A weekend in Port Angeles is a change of pace and scenery from Seattle and approachable at an hour and a half drive plus a ferry ride. Port Angeles is the biggest gateway community for Olympic National Park and a hub of economic activity on the Olympic Peninsula. This post will cover nearby Olympic National Park must sees as well as other activities in the town of Port Angeles and other public lands nearby. Port Angeles is in the homeland of the Lower Elwha Klallam people.
There are lots of camping options for a weekend in Port Angeles, though finding a spot can be a challenge in summer. Most campgrounds are open year round. Don’t forget your solid rain fly any time of year!
Heart o’the Hills Campground (National Park Service) is about half an hour from Port Angeles. It’s a big year round campground in the forest, but it fills up on summer weekends and they don’t take reservations. Get there early to get one of the beautiful forested sites!
Dungeness Spit Campground is also year round and also about half an hour away near the town of Sequim (see more info on Dungeness Spit below). They take reservations which is a bonus! It’s also a large, partially forested campground and some sites have views over the bluff to the Strait of Juan de Fuca
A bit further away (45 minutes) and a bit smaller, but beautiful and near the beach is Salt Creek County Park. More information on Salt Creek is below. They take reservations and are open year round
Another National park service campground is Fairholme on the far west side of Lake Crescent. Fairholme is only open in the summer and does not take reservations (and fills up).
Hotels, Motels and Vacation Rentals
As a national park gateway community and regional hub, there are lots of places to stay in and near Port Angeles. There are a number of Airbnbs in Port Angeles and nearby Sequim. In addition, there are lots of chain hotels at a range of budgets. The tour company I worked for uses the beautiful Olympic Lodge, which is a bit more expensive, but very nice! A bit further away (half an hour drive) in a beautiful setting on the shores of Lake Crescent, is the Lake Crescent Lodge and cabins (open seasonally April – December).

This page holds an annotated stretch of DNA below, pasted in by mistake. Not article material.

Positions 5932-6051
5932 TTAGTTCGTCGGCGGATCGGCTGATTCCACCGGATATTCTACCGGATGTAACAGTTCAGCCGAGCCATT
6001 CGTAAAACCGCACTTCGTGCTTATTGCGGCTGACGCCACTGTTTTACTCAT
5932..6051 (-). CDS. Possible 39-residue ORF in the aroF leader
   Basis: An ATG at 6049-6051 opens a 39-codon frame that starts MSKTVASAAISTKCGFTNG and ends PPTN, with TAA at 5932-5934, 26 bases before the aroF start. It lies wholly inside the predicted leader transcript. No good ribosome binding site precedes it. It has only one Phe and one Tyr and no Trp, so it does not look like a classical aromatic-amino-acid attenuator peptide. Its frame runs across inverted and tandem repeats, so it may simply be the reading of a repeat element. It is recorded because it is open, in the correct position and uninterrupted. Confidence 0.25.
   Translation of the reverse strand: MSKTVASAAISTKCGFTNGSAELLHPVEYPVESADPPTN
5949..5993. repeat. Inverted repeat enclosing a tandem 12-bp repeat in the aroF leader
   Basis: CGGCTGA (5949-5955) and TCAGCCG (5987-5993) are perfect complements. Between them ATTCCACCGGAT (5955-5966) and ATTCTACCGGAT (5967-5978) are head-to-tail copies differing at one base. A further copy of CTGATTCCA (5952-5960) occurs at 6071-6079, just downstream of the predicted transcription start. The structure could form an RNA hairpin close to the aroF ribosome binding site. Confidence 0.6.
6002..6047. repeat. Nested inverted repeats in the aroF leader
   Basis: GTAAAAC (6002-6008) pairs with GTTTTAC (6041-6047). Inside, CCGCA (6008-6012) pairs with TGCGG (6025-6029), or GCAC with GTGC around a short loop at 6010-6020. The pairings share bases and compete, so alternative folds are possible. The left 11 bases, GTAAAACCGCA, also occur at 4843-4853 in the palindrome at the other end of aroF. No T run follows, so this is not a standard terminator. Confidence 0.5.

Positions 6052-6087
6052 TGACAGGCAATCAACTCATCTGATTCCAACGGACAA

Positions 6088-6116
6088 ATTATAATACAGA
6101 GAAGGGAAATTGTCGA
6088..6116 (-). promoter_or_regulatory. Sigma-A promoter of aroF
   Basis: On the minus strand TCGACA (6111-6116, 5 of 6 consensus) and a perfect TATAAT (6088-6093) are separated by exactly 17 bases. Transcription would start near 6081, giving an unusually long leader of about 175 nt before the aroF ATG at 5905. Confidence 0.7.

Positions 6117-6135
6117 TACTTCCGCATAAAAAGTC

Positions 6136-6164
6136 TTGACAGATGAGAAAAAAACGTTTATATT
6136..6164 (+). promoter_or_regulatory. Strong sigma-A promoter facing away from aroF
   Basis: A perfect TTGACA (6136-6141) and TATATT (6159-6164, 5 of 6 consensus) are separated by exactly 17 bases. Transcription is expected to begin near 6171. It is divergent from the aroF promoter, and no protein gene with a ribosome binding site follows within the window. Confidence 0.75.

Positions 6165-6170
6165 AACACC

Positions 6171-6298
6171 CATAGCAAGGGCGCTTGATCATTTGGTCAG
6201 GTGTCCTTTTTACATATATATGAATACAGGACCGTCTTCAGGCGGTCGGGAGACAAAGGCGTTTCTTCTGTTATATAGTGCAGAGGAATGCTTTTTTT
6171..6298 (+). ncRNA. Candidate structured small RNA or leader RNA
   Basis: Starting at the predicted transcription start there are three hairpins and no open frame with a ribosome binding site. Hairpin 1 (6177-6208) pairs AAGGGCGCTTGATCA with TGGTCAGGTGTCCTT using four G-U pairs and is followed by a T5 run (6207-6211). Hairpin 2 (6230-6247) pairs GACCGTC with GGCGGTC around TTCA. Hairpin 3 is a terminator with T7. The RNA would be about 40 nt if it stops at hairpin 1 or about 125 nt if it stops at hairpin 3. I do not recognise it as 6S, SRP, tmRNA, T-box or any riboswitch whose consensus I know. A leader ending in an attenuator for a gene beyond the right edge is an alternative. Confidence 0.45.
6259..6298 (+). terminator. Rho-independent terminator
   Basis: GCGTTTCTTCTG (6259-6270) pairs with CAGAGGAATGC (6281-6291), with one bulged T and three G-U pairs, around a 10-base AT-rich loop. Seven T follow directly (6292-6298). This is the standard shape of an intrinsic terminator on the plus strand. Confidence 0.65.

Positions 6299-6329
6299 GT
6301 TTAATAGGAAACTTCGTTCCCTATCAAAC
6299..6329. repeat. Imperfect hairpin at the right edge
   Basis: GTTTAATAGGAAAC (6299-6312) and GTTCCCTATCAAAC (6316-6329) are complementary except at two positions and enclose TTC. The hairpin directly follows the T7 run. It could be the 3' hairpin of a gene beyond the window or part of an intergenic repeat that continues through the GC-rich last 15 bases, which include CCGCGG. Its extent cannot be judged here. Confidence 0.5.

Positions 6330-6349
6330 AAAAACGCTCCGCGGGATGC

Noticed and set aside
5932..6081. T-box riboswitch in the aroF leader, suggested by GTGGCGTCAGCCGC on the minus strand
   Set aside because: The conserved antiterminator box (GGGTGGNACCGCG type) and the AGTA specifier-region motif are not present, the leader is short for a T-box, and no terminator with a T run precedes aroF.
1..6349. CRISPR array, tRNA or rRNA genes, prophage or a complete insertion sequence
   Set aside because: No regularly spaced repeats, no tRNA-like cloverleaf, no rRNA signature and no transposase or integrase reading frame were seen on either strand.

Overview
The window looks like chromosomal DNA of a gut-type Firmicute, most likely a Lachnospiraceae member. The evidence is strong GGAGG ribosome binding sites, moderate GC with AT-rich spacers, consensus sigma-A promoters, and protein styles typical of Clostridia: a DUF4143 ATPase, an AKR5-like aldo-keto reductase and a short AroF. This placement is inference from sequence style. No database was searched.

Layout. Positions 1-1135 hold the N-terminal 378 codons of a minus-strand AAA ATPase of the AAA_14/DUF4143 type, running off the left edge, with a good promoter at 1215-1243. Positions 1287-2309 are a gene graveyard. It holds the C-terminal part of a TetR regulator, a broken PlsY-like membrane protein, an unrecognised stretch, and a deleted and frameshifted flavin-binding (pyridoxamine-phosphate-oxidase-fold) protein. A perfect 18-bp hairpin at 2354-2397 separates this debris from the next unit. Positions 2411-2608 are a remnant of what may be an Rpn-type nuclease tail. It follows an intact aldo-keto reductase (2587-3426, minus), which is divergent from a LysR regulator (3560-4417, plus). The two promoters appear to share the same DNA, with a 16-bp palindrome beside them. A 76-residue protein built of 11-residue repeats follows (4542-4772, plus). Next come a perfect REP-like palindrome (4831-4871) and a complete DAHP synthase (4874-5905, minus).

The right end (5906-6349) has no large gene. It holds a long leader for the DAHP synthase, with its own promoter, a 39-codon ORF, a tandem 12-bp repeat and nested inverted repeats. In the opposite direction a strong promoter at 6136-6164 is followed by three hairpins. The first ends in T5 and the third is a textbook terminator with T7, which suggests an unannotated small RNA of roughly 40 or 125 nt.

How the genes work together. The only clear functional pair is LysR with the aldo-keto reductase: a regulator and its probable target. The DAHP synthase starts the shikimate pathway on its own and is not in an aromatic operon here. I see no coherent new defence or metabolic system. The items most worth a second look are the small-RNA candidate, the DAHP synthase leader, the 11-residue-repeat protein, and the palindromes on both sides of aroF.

Where to Eat in Port Angeles
Jasmine Bistro near the pier for delicious Thai food
Next door Gastropub for classic pub fare and sometimes live music, good fish and chips option
Bada Coffee for good coffee and breakfast sandwiches
Explore the many shops and restaurants in the area around the pier
Olympic National Park
Olympic National Park is a vast and varied park! Here are a few highlights that are perfect for a weekend in Port Angeles.
Sol Duc Hot Springs about an hour west from Port Angeles (past Lake Crescent) and open seasonally (late March through late October) is the gorgeous Sol Duc valley. There are a number of trails, including one to a gorgeous waterfall! There is a developed hot springs which is a great place to spend a rainy day or relax after a hike.
Lake Crescent: The lodge mentioned above has canoe, kayak and row boat rentals to get out on the water. They even rent fishing poles! Lake Crescent also has many trails, including the flat Spruce Railroad trail and the Barnes Creek trail through an old growth forest to Marymere Falls!
Hurricane Ridge is about an hour drive up, up up into the mountains from Port Angeles. Stop in the Visitor Center on the way up the hill to check the conditions. In clear weather, the views from Hurricane Ridge are spectacular! It’s open on weekends and holidays in the winter and is a highlight of a winter or summer visit to Olympic National Park (in clear weather). This is also a place to see deer and sometimes marmots and even black bears (especially in early summer).